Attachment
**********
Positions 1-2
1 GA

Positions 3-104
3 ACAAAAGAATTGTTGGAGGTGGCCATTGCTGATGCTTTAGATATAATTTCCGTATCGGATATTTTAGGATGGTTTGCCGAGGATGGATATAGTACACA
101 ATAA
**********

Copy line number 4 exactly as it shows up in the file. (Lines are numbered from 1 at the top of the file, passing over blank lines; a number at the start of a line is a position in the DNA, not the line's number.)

3 ACAAAAGAATTGTTGGAGGTGGCCATTGCTGATGCTTTAGATATAATTTCCGTATCGGATATTTTAGGATGGTTTGCCGAGGATGGATATAGTACACA